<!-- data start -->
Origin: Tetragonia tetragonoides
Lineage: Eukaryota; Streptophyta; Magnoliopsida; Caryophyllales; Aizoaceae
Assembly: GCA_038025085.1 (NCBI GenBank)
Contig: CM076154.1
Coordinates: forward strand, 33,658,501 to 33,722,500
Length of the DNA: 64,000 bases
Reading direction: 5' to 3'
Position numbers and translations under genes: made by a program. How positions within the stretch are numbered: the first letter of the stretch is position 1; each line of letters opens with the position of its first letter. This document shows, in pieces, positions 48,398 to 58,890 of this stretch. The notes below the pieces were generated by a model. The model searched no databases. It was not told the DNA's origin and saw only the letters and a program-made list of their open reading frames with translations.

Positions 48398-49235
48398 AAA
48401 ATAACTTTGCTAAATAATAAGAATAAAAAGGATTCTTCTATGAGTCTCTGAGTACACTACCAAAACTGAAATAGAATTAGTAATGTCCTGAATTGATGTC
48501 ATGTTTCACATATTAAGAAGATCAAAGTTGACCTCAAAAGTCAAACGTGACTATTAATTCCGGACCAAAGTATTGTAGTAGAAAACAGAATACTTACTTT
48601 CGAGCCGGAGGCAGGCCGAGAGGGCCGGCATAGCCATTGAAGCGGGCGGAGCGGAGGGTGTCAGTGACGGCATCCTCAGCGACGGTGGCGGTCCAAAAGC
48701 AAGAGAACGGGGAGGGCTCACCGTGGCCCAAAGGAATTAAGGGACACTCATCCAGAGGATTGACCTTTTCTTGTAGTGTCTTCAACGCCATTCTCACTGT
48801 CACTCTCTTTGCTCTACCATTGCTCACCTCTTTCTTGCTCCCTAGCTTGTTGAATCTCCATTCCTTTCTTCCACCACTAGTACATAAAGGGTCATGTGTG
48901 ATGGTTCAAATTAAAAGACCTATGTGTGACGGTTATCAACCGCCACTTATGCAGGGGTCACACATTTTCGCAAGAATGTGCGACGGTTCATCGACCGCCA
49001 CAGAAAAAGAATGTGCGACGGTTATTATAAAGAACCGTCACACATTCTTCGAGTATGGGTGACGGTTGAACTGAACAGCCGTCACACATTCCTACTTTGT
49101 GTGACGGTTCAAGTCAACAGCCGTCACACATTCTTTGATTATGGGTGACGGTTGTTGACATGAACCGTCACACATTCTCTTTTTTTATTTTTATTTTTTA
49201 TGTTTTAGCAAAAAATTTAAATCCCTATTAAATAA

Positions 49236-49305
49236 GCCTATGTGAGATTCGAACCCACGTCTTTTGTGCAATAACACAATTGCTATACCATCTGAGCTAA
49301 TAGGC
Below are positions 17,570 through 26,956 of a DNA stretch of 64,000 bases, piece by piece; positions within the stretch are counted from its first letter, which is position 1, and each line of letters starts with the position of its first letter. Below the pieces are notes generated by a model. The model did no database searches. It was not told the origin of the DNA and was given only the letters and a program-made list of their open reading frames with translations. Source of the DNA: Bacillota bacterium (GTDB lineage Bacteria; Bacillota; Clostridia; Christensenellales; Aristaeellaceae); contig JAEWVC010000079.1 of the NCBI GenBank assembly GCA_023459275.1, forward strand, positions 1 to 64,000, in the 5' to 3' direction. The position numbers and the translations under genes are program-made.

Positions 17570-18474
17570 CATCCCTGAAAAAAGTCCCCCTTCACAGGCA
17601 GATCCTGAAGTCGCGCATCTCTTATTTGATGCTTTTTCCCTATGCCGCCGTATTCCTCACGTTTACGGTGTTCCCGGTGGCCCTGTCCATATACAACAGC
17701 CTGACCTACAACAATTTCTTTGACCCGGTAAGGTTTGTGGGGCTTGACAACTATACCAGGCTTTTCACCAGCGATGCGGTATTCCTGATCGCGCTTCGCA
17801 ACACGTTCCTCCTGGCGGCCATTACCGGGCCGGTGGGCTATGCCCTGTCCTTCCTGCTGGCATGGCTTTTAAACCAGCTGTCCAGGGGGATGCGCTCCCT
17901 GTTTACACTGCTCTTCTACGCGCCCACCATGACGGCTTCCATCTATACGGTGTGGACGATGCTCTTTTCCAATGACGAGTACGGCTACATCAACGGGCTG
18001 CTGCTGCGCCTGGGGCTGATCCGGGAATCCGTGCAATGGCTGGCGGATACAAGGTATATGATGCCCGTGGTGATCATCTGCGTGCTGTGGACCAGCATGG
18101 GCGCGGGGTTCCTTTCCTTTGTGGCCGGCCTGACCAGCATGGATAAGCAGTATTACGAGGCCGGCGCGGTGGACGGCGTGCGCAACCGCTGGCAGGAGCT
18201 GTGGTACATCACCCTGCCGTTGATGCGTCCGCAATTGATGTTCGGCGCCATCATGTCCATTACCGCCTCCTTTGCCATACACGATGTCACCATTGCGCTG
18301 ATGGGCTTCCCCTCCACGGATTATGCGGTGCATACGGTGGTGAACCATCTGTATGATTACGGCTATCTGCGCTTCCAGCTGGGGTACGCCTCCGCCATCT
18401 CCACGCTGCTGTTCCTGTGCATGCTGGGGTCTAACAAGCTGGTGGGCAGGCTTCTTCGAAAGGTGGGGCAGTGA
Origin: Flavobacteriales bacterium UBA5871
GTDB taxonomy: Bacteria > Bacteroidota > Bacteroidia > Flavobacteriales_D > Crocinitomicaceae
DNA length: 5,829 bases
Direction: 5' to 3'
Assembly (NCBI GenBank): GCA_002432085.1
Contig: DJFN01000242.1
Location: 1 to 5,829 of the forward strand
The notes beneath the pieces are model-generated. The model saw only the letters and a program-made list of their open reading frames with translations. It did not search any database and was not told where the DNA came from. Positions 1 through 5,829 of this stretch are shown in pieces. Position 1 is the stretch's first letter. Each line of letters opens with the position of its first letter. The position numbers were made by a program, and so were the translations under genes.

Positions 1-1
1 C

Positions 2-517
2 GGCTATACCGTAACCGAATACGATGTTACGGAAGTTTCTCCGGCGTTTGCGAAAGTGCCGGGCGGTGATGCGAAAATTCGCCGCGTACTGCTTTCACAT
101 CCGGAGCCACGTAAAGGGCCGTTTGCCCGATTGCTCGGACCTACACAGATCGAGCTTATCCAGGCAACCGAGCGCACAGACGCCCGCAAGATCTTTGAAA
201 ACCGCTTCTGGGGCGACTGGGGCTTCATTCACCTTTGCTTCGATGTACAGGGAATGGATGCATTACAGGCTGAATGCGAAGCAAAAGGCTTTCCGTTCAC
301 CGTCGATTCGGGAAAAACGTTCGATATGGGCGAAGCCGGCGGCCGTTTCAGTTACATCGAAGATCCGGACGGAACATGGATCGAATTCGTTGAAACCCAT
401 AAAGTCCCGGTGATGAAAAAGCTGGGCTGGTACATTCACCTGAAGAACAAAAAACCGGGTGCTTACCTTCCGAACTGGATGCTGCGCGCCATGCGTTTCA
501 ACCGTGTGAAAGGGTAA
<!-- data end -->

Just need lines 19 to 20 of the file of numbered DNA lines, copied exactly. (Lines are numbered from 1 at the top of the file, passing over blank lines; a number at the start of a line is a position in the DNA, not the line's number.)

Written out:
49201 TGTTTTAGCAAAAAATTTAAATCCCTATTAAATAA

Positions 49236-49305